At this rate, shoppers hoping to get in on “Black Friday” deals will have to eat their turkey for lunch. Both Target and Toys R Us on Monday announced plans to open Thanksgiving evening.
In its earliest opening ever, Target said it will welcome bargain hunters at 8 p.m. Nov. 28, joining a veritable stampede of retailers, including Macy’s, J.C. Penney and Staples.
Target said most stores will stay open until 11 p.m. Friday and also will stay open for at least 14 hours on Christmas Eve and 15 hours the day after Christmas.
As for the employees running the holiday shift, Target said it “works closely with its team members to understand scheduling preferences” and pays such workers time and a half.
In an ultracompetitive holiday season that can account for 40 percent of a retailer’s annual revenue, some chains aren’t even waiting out Thanksgiving dinner.
Toys R Us said Monday that shoppers can come in starting at 5 p.m. until 10 p.m. the next day. Best Buy said last week that most of its stores will be operational at 6 p.m. on the holiday. Kmart’s 41-hour Black Friday marathon will start at 6 a.m. Thanksgiving morning.
Target and Toys R Us are also taking cues from Walmart, which started offering Black Friday deals online in early November.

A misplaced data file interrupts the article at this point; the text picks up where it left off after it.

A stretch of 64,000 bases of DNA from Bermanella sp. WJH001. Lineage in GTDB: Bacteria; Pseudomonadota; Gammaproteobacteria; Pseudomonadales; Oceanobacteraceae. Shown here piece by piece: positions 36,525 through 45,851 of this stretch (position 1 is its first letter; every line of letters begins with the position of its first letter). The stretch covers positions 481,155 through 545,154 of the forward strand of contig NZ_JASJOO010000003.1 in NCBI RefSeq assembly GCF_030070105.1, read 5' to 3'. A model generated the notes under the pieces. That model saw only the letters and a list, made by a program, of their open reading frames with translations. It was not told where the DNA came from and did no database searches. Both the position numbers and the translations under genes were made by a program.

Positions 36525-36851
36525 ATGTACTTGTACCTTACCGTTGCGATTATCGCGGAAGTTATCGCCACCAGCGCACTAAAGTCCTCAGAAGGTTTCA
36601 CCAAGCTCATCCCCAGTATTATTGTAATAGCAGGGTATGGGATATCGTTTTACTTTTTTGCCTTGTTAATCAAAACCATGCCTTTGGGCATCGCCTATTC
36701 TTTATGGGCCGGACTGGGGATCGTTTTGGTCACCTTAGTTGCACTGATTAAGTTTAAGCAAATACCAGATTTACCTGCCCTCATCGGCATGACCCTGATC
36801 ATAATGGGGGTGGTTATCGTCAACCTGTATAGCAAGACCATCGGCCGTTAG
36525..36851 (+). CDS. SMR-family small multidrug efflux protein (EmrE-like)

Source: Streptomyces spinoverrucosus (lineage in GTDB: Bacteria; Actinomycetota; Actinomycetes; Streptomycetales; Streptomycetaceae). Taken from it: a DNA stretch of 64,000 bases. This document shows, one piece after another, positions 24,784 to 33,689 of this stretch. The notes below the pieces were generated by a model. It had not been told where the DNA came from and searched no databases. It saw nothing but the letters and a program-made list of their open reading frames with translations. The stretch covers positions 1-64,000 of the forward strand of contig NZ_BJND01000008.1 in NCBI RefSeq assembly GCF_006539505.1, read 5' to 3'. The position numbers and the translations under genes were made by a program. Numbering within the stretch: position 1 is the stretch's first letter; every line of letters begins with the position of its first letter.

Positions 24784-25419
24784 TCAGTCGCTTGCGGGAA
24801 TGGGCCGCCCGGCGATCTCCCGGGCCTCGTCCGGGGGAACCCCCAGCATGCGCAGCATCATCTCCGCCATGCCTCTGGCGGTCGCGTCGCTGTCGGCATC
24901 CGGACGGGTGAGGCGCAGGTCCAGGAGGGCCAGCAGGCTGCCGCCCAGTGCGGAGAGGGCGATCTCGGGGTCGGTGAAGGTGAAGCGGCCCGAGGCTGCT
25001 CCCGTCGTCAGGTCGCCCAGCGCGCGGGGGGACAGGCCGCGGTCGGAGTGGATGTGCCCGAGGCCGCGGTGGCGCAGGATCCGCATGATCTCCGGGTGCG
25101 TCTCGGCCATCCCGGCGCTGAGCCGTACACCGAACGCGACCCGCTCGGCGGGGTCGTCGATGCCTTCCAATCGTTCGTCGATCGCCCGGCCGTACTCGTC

Target.com will host 15 online-only daily deals in the two weeks starting Nov. 24. Toys R Us rewards-club members can get exclusive access to some discounts Nov. 27. The toy retailer also said it will preview its Black Friday ad on Nov. 24 on Facebook.
And for the first time, Toys R Us customers can go online to shop most of the bargains just past midnight on Thanksgiving.
The announcements come as retailers increasingly sell more stuff online.
A new report from IBM analyzing the online transactions of more than 800 retailers in the U.S. showed digital sales up 16 percent in October and 11 percent in the first week of November, compared with the same periods in 2012.
In the first week of the month, online sales at department stores soared 110 percent year over year. In the same time frame, Pinterest users spent an average of $136.17, while Facebook users spent $54.88.
A separate study from digital coupon aggregator RetailMeNot found that 56 percent of Americans are shopping more online than they did five years ago. Nearly eight in 10 said they turn to the Web because it allows them to browse at more convenient times.